Source: Sam Seagraves
Almost all of the money Sam Seagraves used to make as an actor in Portland, Oregon, went toward her monthly student loan bill of $1,083.
Then the coronavirus pandemic hit.
With many production companies postponing or cancelling operations, Seagraves hasn’t been hired for a role since March. The CARES Act granted people with federal student loans a break from their payments until the end of September, but Seagraves has had to dig into her small savings to continue paying her monthly private student loan bill of $700.
“I have enough saved to pay the private student loans through August; I’m not entirely sure how I’m going to pay them after that,” Seagraves, 30, said. She owes around $75,000 nearly a decade after graduating from the University of Miami with a degree in acting.
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“I already assumed I was going to be paying my student loans forever,” she said. “But this is just a nightmare.”
There was a student loan crisis before the coronavirus pandemic paralyzed the economy and threw tens of millions of Americans out of their jobs. The country’s outstanding student loan balance is projected to swell to $2 trillion by 2022, and nearly 1 in 4 borrowers are behind on their payments. The loans have made it difficult for many Americans to buy houses and cars, start businesses and families, and save for their future.
Now, that will all get worse.
Some 10 million student loan borrowers could be out of work amid the recession, according to calculations by higher education expert Mark Kantrowitz.
“If you have less income, your ability to repay student loans will be affected,” Kantrowitz said. “The highest priorities for student loan borrowers is to pay for food, medical care, housing and utilities, not repaying their student loans.”
The impact of the previous financial crisis on student loan borrowers was ugly. Between 2006 and 2011, the share of borrowers defaulting within three years of leaving college ballooned to 15%, from 9%.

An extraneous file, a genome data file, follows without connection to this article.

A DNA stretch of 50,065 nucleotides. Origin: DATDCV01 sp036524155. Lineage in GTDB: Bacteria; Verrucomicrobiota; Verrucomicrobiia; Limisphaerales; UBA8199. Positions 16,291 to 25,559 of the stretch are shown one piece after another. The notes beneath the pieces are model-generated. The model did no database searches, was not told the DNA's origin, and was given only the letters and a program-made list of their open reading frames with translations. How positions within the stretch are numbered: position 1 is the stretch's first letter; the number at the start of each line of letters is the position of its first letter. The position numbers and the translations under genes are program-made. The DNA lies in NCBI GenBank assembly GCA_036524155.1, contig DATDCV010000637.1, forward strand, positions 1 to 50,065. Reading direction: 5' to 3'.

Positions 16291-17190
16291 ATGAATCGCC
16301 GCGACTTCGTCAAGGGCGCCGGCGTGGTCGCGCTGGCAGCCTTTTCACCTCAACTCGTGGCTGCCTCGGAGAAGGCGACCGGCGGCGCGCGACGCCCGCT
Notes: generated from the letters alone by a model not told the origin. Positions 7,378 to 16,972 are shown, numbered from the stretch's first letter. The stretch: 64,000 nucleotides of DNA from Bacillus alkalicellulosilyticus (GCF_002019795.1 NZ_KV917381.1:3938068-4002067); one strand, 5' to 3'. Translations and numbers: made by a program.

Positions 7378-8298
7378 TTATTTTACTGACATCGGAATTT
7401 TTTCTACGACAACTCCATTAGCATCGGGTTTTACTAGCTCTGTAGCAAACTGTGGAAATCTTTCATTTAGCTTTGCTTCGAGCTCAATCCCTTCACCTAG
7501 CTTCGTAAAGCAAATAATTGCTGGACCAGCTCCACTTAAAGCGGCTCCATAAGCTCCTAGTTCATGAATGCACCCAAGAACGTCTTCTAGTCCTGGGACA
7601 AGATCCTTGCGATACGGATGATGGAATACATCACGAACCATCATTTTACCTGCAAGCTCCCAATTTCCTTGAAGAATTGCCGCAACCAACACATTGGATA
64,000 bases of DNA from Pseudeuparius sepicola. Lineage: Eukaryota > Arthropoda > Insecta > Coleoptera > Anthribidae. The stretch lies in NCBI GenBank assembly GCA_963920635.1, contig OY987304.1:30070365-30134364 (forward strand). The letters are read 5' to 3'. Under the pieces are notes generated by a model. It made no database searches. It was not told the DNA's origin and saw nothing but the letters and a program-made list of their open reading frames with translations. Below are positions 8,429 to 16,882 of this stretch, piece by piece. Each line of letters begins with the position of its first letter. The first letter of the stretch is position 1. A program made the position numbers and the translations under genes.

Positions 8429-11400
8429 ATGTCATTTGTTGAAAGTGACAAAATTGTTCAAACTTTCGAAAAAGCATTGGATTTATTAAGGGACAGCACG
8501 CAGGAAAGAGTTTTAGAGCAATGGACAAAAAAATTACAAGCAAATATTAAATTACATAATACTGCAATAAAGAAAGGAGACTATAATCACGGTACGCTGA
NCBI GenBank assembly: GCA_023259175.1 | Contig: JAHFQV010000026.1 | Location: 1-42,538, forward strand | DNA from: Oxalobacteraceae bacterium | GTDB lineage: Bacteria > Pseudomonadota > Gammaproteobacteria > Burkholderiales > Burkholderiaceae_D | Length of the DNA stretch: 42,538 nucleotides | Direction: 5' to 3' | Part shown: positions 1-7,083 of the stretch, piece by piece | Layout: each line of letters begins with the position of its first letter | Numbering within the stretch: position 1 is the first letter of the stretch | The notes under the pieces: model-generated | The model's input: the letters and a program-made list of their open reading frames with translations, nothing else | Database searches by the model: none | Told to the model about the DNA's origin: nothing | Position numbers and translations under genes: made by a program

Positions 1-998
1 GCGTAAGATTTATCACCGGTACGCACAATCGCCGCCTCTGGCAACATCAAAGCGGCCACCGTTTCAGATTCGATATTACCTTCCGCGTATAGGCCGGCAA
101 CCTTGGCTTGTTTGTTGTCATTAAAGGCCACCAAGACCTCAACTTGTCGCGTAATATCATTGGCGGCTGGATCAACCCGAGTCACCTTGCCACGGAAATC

Seth Frotman, executive director of the Student Borrower Protection Center, said the crisis will be exacerbated by the U.S. Department of Education’s failure to fully implement all the relief measures extended to borrowers in the stimulus package.
“Congress stepped in to provide at least temporary help and protections, and it’s just not happening for too many borrowers because of incompetence at the Department of Education,” Frotman said.
Sen. Ron Wyden, D-Ore., and Sen. Patty Murray, D-Wash., wrote the Treasury and Education Departments a letter this week expressing concern that some defaulted borrowers may still be getting their federal tax refunds seized. There have also been reports of some borrowers getting their wages garnished. The CARES Act banned these practices during the pandemic.
“The customer service of the student loan industry has been terrible,” said Whitney Barkley-Denny, senior policy counsel at the Center for Responsible Lending. “The recession and aftermath of the COVID-19 pandemic will worsen the student loan debt crisis.”
The Department of Education did not respond to a request for comment.
Source: Catherine Botero
House Democrats, in their $3 trillion HEROES Act, called for extending the payment pause for student loan borrowers for another year, until Sept. 30, 2021.
It’s unclear if Republicans in the Senate will want to let student loan borrowers off the hook for another year, Kantrowitz said. “But, given that 2020 college graduates are graduating into the worst job market ever, I think an extension is likely,” he said.
In a few months, Catherine Botero will complete her master’s degree in occupational therapy at New York University. She owes more than $130,000 in student loans.
“I’m worried it will be difficult to pay it with this economic crisis,” Botero, 23, said. She expects her monthly payment to be over $1,000, and doesn’t know if she’ll have a job with which to pay it.
“I’m trying to stay positive, but it’s overwhelming,” she said. “All of us definitely feel pressure and fear.”
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